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Teaching in El Salvador

Discussion in 'Teaching overseas' started by amynott, Jan 24, 2010.

  1. I have an interview for a teaching job at a British International School in El Salvador. Would appreciate it if anyone has any experience of living and teaching in El Salvador they could share or any advice to offer! Thankyou.
     
  2. johnnersco

    johnnersco New commenter

    I worked in El Salvador for three years. If you are refering to the alphabet school then it is excellent, with a great Headteacher and professional staff. Many of the expats renew contracts, which is always a good sign.
    The salary is (or at least was) good for Salvador and teachers live very comfortably. Most teachers tended to live in the area close to the school where there were some lovely houses (in gated communities with guards) and a shopping mall closeby.
    San Salvador itself is not much to write home about but the beach is only 20 - 30 minutes drive away and there is beautiful countryside around. There is great opportunity for travel: Guatemala and Honduras are both fantastic places to visit.
    Good luck.
     
  3. What about life for a family i.e. safety issues/gangs etc.?
     
  4. Mainwaring

    Mainwaring Established commenter

    My family and I were at the same school at the very end of the Civil War (a long time ago now, but we still keep in tenuous touch). The school is as johnnersco says, even more so now as the current well-established Head appears to be something of a star. The students were the most enjoyable I've taught. Some of our students had family members kidnapped and held to ransom. We heard fairly frequent explosions and shots and on occasions met people from both sides of the conflict, including at a quite surreal party at the US Embassy after the Armistice.
    Friends tell me the gang issue has become quite serious, fuelled by unemployment and the fact that ex-military hardware is still plentiful. Living behind high walls and steel gates and subscribing to the local Sociedad de Vigilantes' (armed guards) is part of the way of life in much of Latin America.
    If I were still in the job market I'd joyfully go back to San Salvador tomorrow but I still have some qualms about having taken our children (then 9 and 11) there. It was a rich experience for all of us and the resulting bilingualism looks set to reach the third generation but I suspect that I underestimated (i.e. wanted to underestimate) the risks.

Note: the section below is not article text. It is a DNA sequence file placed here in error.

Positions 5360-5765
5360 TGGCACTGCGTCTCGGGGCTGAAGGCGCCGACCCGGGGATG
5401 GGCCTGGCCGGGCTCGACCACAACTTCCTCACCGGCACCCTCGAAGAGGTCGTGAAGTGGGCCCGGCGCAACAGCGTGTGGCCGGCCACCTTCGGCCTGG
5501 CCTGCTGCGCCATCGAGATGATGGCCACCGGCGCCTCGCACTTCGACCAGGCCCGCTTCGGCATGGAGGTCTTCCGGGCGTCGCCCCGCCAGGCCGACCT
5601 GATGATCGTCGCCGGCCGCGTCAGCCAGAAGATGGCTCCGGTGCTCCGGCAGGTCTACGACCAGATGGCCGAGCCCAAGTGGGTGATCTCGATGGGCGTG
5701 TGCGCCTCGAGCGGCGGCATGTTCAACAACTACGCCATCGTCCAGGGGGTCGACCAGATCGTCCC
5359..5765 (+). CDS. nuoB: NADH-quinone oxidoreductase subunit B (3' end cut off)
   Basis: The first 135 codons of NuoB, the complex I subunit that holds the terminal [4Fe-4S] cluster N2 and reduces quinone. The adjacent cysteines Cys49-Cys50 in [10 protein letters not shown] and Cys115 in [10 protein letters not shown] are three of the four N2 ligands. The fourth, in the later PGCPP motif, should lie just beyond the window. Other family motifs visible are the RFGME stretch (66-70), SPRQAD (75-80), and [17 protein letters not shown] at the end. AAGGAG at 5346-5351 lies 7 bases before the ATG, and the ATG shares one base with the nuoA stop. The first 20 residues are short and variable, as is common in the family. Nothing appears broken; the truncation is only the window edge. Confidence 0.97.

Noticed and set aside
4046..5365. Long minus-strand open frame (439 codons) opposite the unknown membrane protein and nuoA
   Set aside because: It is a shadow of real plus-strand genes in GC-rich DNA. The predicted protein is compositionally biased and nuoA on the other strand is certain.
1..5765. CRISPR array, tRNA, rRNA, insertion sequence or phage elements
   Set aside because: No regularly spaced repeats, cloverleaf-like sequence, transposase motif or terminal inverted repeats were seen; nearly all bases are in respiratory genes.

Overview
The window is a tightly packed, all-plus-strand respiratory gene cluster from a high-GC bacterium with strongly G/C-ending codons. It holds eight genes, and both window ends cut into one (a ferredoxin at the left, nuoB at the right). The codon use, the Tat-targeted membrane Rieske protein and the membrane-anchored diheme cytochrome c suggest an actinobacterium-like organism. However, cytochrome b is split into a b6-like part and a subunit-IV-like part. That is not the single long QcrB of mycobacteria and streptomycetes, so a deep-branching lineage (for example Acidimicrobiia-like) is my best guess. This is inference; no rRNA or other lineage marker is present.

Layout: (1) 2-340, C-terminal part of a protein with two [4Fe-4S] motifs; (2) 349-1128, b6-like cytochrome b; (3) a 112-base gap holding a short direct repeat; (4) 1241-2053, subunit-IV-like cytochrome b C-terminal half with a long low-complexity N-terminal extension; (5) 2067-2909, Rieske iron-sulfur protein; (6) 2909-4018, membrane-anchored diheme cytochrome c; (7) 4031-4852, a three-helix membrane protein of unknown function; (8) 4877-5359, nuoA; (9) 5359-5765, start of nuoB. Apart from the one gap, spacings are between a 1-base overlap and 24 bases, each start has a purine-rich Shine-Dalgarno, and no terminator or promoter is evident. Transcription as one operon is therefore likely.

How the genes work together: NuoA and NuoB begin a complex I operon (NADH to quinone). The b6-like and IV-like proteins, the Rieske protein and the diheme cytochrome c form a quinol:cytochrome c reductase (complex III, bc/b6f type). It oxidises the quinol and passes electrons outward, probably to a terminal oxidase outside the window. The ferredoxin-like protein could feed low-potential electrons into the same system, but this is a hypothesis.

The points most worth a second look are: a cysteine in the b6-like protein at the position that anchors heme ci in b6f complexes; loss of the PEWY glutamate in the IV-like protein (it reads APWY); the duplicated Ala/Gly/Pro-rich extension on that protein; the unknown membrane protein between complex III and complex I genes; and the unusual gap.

5. geckopoo

    geckopoo New commenter

    Paranoia over safety issues seems to be more prevalent amongst the parents ? it is common to see an armed guard in the car with the children as they are being dropped off at school, or indeed an armed guard following in the next car. There have been kidnappings in the past, but to my knowledge not recently, but even so, children that live within a couple of minutes walk from the school will be taken to school by car.
    One of the hardest things to adjust to here is the presence of armed guards everywhere.....but you soon accept that as part of life. In the areas that expats live...Santa Tecla (near the school), Santa Helena (where the US embassy is) and Escalon it is perfectly safe. The areas of the city that are dangerous are areas that you would not go to anyway!
    There are plenty of teaching families here with young families, and they all seem to lead full and active lives.
    Before I came here I was really worried......imagining that you would not be able to go anywhere in the car for fear of being robbed, unable to walk along the street for fear of being mugged.....but it?s not like that. I live in a gated community near to the school, and can honestly say that I feel safe ? and other teachers live in houses on open streets and feel the same too. I am careful when I go out ? splitting my money between various pockets, not taking more ID than necessary, but I would be like that anywhere.
    I think the fact that the school has so many long term staff speaks volumes......ABC school is a good school to work at, and El Salvador is a beautiful country to live in (once you're outside of San Salvador).
    If you want any more info please PM me and I will do my best to answer.
     
  6. Thank you for the detailed comments. I have heard that the school is excellent and, having lived in Mexico City, the situation sounds quite similar i.e. fences, armed guards, kidnappings etc. With common sense though, you learn how to be streetwise, and learn where to go and where not to go etc.
     

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